We all have habits. They can be anything from chores around the house to checking your phone too often, to exercise routines, to completing tasks at work. There are even the bad ones such as biting your nails or not paying you bills on time.
Most of the habits we do automatically, without too much thought. In fact research by universities such as Duke University in the US estimate habits, rather than conscious decision-making, shape 45 percent of the choices we make every day.
But when we stop to think of these habits in more detail, we can better understand how to change or stop our habits; or start new ones.
Other research has found the habit process within our brains is a three-step loop and this is usually the best way to fully understand habits. The first step is a cue. This is the trigger that tells your brain to go into automatic mode and which habit to use. The next is the routine, which can be physical or mental or emotional. The final step is the reward, which helps your brain figure out if this particular habit is worth remembering for the future. Over time, this loop — cue, routine, reward; cue, routine, reward — becomes more and more automatic.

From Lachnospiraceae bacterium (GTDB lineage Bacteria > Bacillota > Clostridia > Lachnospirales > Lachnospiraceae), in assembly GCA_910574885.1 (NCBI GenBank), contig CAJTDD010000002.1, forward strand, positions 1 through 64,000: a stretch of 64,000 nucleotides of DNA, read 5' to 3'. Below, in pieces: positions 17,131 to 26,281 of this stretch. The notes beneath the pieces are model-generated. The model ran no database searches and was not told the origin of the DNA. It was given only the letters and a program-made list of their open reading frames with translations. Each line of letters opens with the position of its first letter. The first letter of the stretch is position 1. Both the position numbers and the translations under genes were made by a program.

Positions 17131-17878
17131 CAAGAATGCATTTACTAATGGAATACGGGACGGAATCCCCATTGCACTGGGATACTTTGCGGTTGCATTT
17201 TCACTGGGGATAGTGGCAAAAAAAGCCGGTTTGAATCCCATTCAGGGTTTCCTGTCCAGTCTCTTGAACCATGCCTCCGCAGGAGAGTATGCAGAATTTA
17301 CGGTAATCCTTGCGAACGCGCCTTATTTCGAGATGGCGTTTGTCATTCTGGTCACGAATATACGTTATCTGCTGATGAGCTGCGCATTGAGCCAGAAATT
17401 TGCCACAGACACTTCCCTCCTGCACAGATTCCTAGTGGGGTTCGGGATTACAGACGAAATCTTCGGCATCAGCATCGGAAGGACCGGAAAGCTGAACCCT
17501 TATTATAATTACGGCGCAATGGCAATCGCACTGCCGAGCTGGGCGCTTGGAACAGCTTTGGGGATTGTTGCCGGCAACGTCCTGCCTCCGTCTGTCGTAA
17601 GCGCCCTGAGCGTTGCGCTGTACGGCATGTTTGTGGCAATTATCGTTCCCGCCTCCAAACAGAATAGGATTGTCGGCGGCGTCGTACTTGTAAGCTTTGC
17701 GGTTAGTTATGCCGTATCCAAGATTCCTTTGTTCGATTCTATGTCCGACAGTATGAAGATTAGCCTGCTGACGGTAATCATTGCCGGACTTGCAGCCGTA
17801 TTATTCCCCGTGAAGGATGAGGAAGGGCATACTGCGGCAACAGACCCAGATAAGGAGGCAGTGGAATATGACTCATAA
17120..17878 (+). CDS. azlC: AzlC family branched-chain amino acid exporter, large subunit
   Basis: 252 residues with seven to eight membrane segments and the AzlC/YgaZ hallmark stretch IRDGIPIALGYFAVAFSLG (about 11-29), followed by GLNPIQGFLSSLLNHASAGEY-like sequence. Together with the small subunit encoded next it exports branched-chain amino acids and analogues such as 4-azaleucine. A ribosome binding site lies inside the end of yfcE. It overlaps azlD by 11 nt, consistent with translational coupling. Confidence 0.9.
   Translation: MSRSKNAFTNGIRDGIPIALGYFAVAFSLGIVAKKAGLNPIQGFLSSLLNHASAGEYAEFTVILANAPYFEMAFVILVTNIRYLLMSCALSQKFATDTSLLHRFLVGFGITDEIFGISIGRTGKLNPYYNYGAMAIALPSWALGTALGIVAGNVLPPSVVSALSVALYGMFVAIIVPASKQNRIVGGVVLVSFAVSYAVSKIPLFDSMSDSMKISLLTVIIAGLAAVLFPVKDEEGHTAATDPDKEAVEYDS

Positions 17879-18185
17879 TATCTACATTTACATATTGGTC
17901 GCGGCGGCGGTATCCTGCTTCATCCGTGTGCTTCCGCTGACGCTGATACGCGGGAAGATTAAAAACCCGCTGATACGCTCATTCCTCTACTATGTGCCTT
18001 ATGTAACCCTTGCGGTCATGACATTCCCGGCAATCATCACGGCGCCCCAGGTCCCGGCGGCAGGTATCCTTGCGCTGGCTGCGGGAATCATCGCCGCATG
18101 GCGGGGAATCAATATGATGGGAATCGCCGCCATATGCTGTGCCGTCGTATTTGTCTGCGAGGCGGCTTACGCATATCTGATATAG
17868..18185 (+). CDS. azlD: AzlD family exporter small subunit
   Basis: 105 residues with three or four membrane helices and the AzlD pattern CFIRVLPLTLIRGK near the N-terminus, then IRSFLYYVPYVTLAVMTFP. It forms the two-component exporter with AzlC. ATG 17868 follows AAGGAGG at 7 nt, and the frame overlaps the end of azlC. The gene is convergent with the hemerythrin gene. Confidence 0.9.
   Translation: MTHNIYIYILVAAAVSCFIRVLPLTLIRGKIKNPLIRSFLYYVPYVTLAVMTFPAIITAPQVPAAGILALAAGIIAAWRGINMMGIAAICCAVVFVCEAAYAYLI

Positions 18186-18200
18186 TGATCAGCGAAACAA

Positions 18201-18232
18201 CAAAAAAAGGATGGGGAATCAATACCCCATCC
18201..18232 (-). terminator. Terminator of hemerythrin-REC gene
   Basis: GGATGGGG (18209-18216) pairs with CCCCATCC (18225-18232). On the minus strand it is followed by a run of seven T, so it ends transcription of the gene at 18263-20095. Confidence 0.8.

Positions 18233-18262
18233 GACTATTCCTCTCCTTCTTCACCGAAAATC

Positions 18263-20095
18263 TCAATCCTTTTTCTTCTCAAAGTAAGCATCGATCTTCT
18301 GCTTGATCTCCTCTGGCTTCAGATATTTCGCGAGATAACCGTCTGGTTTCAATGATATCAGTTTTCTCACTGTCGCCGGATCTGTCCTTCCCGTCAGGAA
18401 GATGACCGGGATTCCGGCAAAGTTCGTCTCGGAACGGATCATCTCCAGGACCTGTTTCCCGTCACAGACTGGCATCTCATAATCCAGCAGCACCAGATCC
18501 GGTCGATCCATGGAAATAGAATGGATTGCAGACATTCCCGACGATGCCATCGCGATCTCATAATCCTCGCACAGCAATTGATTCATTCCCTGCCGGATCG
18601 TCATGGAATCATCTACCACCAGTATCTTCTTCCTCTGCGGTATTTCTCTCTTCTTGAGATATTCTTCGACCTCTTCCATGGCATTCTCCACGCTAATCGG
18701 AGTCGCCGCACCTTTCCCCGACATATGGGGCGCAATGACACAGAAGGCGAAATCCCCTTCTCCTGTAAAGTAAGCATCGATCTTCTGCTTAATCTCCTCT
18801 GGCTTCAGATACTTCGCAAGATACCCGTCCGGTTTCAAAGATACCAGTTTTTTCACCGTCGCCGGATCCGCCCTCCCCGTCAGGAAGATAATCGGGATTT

An example of this habit process can be seen by looking at a series of studies conducted at Columbia University and the University of Alberta on how exercise habits emerge.
256 members of a health-insurance plan were invited to university classes which stressed the importance of exercise. Half the participants then received an extra lesson on the theories of habit formation (the cue, routine, reward loop) and were asked to identify cues and rewards that might help them develop exercise routines.
Over the following four month period, the students which deliberately identified cues and rewards spent twice as much time exercising as their peers. The cues students identified where things such as putting on your sneakers before breakfast or leaving your running clothes next to your bed; and the rewards were a midday treat or the sense of accomplishment that comes from recording your miles in a log book.
They found after a while, a person’s brain will start anticipating that reward and there will be a measurable neurological impulse to lace up your jogging shoes each morning.
This principle is also similar to a habit I sure most of us have developed – checking emails, messages and social media accounts far too often (routine). When your smartphone chimes, vibrates or lights up (cue), our brain starts anticipating the neurological “pleasure” (even if we don’t recognise it as such) that unlocking and reading it provides (reward).
If not looked at, you often find yourself distracted by the thought of a message sitting there unread, even if you know it’s most likely not important.
We can solve this distraction by removing the cue. Once we disable the sound or vibration the craving is never triggered, and you’ll find, over time, that you’re able to work productively for long stretches without checking your phone.
Understanding habits as a business can also help you to market your products or services and better understand your customers, which we explore in our post: Finding the Right Audience – Febreze.